Rawat was in his 20s, a young man from Ranikhet, preparing for the civil services entrance test in Delhi, when he applied for a post in Delhi Press’s Saritha magazine — just for a lark. He stayed on, moving from one publication to another till he found his métier in Madhur Kathaye in 1986. He remembers with fondness the series he did on prostitution, travelling to the red-light districts in Kamathipura and Juhu in Mumbai in the late 1980s. “I covered the brothels not just as a reporter, but as a client,” he says, a note of pride creeping into his voice.
For its readers, the magazine is a window opening onto the changing laws of attraction. “Our readers are very curious about the upper class and its paap: What are lesbians? Why do they do what they do?” he says. If the magazine did a series on kothewalis then, it went on to do a special on gigolos, wife-swapping, homosexuality and transgenders in subsequent decades.
The magazine is as torn about women as it is between morals and prurience. The misogyny is evident in the round denouncing of “women subservient to sex desire”, or in the many stories of secretaries leading bosses astray. “For the majority of our conservative readers, the modern, city girl, who works and lives on her own, has many friends, smokes and drinks, is nothing short of a khalnayika,” says Rawat. But there is great fascination too about the femme fatale, who drives most of the action in the stories, and is often uninhibited about getting what she wants.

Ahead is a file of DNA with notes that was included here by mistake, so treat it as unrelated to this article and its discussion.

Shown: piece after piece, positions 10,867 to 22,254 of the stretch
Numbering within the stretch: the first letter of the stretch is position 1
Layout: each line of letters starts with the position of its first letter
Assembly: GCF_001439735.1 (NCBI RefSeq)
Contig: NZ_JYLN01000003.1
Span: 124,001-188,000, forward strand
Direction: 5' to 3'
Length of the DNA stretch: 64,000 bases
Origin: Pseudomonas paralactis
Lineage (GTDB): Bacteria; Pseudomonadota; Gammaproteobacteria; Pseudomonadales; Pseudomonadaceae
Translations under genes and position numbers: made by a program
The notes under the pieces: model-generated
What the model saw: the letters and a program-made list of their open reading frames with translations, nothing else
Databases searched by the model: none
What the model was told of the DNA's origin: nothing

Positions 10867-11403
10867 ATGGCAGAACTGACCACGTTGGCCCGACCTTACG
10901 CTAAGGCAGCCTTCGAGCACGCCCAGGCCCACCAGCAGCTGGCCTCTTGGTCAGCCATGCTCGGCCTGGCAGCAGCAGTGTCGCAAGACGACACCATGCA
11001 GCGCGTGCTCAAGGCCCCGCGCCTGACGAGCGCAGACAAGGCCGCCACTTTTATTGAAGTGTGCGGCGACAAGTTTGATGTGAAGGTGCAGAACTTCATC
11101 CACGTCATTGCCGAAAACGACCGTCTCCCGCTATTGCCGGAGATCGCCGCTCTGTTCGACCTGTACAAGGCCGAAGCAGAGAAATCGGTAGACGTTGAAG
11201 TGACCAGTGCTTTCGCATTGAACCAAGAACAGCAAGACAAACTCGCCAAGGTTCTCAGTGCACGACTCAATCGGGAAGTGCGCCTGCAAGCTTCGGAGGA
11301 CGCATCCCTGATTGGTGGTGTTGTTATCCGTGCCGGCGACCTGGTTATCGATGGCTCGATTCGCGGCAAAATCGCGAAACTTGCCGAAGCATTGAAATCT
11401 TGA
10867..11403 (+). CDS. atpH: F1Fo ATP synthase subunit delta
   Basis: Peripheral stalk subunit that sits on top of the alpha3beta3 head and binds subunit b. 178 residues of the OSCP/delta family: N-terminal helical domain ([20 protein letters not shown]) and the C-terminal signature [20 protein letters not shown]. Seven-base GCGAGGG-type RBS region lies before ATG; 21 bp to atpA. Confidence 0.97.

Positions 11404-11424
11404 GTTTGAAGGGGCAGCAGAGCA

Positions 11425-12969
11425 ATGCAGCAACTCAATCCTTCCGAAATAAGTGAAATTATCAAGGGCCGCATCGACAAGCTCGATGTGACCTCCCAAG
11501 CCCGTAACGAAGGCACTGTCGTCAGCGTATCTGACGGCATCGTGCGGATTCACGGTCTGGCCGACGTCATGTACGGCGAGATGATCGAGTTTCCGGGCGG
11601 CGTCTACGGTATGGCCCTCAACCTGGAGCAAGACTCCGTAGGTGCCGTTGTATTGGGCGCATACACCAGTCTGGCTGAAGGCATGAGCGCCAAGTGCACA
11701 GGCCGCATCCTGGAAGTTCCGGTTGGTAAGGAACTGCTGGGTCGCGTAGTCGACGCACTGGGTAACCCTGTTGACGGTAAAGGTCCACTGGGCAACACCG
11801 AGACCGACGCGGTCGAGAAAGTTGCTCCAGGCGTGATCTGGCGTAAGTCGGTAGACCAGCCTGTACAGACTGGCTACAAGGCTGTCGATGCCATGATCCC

For a man who has meticulously chronicled the fetishes and deviant desires of people, Rawat has a traditional take on modern love. “Relationships and values have changed. People have become more self-centred. People break-up and get over in a few hours,” he says. Technology, he says, has only aided the deceitful. “Ninety per cent of the relationships on Facebook, WhatsApp, and matrimonial websites lead to tragedy,” he says. All this is not love, he says. “Jahan pyaar hai, wahan tyaag hai. (Where there is love, there is sacrifice).”
What if you are not looking for love but “Death hidden in lusty invitation” or “A body to body deal?”? An editorial in the magazine warns you of the dangers ahead: “But such a chance was enoughing within multiple calamities.” That’s not keeping you from getting another copy, is it?